Wendt, Amanda Suzanne
Iron and folic acid supplementation during pregnancy: improving
program content and strategies
Iron and folic acid supplementation during pregnancy: improving program content and strategies
Dissertation (222 pages)
Committee Chair / Thesis Adviser: Martorell, Reynaldo
Committee Members: Ramakrishnan, Usha ; Girard, Amy Webb ; Stephenson, Robert ; Hogue, Carol J
Research Fields: Health Sciences, Nutrition
Keywords: iron and folic acid; antenatal care; pregnancy; anemia
Program: Laney Graduate School, Biological and Biomedical Sciences (Nutrition and Health Sciences)
Anemia is a severe public health issue in Bihar, India with 60% of pregnant women estimated to be anemic. Despite the Government of India's program for universal iron and folic acid (IFA) supplementation of pregnant women, low consumption and high maternal anemia prevalence persist. With the aim of improving IFA supplementation to pregnant women in Bihar, we examined the existing program assessing 1) determinants of IFA receipt and consumption, 2) the IFA supply chain, and 3) demand side facilitators and barriers.
We found IFA receipt and consumption to be significantly associated with antenatal care factors in addition to individual demographic variables. Adequate IFA consumption was also positively associated with presence of IFA supply. For both IFA receipt and consumption, unexplained facility level variation remained. This indicates additional contextual factors that have a significant impact on women's IFA receipt and consumption in Bihar. Understanding and incorporating these contextual factors into iron supplementation programming will be an important step in improving IFA receipt and consumption in Bihar.
Inadequate IFA supply is a major constraint to the Bihar IFA supplementation program, the extent of which varies widely across districts. Qualitative data revealed specific bottlenecks impacting IFA forecasting, procurement, handling of expired drugs, storage, lack of personnel, and few opportunities for training key players in the supply chain. Improvements at all levels in infrastructure, practices, and effective monitoring will be critical to strengthen the IFA supply chain in Bihar.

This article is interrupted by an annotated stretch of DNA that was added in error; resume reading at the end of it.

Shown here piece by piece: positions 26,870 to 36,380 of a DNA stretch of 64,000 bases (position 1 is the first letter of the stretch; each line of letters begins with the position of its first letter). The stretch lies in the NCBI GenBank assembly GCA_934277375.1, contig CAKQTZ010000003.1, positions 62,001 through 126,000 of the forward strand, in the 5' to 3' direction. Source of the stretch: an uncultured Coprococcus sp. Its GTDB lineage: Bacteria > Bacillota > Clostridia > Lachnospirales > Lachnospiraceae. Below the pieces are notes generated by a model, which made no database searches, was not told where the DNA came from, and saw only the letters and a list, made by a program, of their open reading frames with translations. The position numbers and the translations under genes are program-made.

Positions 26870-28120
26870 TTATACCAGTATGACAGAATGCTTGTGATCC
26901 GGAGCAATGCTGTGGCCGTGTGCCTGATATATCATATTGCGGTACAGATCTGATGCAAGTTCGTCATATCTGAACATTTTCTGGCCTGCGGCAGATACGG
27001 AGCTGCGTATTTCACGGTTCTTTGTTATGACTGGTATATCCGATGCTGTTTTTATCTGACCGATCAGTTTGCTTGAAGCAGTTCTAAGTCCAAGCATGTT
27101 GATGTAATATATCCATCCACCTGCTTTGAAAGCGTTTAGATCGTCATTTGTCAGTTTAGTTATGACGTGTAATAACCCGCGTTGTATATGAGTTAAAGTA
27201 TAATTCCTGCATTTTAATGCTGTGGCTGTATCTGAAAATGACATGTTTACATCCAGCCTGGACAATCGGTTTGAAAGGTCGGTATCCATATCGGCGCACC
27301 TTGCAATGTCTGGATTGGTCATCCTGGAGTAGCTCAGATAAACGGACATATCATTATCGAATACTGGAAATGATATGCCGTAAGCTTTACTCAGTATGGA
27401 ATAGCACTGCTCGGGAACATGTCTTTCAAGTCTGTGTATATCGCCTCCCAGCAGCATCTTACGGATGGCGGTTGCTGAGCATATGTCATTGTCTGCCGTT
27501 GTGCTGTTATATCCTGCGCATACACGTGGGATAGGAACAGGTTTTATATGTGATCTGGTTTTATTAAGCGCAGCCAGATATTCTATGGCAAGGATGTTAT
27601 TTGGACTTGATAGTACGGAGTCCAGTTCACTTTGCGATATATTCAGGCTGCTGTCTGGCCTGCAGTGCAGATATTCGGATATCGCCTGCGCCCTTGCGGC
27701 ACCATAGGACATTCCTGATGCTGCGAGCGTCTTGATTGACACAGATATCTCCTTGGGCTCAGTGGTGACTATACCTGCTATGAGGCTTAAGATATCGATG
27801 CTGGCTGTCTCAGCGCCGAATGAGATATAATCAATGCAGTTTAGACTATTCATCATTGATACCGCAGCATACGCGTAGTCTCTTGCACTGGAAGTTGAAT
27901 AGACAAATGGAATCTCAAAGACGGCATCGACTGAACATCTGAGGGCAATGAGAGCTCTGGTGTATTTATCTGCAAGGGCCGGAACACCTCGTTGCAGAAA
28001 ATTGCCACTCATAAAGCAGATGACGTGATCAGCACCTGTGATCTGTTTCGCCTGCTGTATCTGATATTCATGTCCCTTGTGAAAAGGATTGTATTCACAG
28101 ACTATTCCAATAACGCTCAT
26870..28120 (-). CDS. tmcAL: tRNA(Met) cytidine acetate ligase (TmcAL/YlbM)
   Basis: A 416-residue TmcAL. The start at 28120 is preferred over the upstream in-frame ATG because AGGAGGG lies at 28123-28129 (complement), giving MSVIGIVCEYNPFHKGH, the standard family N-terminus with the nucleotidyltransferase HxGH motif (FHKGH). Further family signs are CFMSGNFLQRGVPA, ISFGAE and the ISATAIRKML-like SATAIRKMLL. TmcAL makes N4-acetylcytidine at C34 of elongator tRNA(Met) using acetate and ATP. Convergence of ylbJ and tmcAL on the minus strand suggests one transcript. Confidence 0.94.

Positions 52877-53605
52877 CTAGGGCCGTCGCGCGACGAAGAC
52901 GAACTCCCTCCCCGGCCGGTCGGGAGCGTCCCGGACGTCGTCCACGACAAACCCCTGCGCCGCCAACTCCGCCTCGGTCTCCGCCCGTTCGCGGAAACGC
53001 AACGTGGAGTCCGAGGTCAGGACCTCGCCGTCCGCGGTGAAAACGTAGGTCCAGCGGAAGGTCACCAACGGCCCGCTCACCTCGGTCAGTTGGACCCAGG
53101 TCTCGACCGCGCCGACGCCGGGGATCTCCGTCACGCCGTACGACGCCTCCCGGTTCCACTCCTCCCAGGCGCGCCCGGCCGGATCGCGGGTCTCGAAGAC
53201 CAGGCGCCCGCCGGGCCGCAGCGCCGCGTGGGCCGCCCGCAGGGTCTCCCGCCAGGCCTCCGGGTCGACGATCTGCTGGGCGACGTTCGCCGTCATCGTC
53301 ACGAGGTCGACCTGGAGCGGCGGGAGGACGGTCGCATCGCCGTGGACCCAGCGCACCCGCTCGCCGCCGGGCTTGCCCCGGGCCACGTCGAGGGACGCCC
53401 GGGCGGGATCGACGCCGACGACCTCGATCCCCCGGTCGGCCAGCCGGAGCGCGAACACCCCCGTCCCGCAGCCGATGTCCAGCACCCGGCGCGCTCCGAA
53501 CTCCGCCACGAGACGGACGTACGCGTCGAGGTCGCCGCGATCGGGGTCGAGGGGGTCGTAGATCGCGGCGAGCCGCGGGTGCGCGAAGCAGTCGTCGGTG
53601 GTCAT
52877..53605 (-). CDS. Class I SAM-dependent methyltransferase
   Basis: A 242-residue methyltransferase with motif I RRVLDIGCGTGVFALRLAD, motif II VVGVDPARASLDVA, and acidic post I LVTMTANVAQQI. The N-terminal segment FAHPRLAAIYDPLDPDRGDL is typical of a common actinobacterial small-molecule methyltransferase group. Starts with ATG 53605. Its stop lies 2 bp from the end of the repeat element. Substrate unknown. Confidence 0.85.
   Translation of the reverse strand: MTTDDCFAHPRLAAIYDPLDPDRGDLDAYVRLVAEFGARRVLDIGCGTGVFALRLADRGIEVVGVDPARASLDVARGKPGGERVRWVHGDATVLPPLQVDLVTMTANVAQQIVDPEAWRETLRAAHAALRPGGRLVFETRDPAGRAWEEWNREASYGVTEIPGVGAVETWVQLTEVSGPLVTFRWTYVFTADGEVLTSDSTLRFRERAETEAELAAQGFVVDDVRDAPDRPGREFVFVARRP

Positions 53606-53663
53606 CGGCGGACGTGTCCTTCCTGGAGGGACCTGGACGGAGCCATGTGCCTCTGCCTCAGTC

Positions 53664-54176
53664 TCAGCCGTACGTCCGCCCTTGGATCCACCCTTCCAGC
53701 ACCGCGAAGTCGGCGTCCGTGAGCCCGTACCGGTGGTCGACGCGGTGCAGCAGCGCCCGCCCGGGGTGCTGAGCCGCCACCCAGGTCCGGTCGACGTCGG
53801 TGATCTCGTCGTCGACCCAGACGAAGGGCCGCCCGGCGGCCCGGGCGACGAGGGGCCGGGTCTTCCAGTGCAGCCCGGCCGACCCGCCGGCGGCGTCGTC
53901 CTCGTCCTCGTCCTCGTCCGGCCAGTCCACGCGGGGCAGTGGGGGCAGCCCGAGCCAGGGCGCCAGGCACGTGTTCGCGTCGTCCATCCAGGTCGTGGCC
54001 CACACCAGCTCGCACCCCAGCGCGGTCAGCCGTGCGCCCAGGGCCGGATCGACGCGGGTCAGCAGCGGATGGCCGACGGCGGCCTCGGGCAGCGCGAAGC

We found several key knowledge gaps regarding anemia and IFA. Low awareness of anemia as a widespread issue, low counseling on potential side effects by health workers, and health worker misconceptions regarding late pregnancy IFA consumption and dairy consumption need to be highlighted through training or community awareness strategies. High awareness of the health workers' role to distribute IFA and as a resource for health information demonstrated some program successes as well. Family members can also be important sources of encouragement or discouragement regarding IFA consumption. Including family members in IFA counseling should increase awareness of IFA benefits and potential side effects to help family members be facilitators of IFA consumption for beneficiaries.
Table of Contents
|Table of Contents|
|Table of Contents|
|List of Tables|
|List of Figures|
|Chapter 1: Introduction||1|
|Chapter 2: Background||6|
|Anemia in Pregnancy - The Indian Context||6|
|The National Anemia Control Program||13|
|Evaluating Large-Scale Iron Supplementation Programs||17|
|Chapter 3: Methods||23|
|Chapter 4: Determinants of Adequate IFA Receipt and Consumption||46|
|Chapter 5: Identifying Bottlenecks in the IFA Supply Chain in Bihar, India||95|
|Chapter 6: Facilitators and Barriers to IFA Consumption in Bihar, India||138|
|Chapter 7: Summary and Conclusion||171|
|Strengths and Limitations||175|
|Implications and Future Research||185|
|Chapter 8: Literature Cited||197|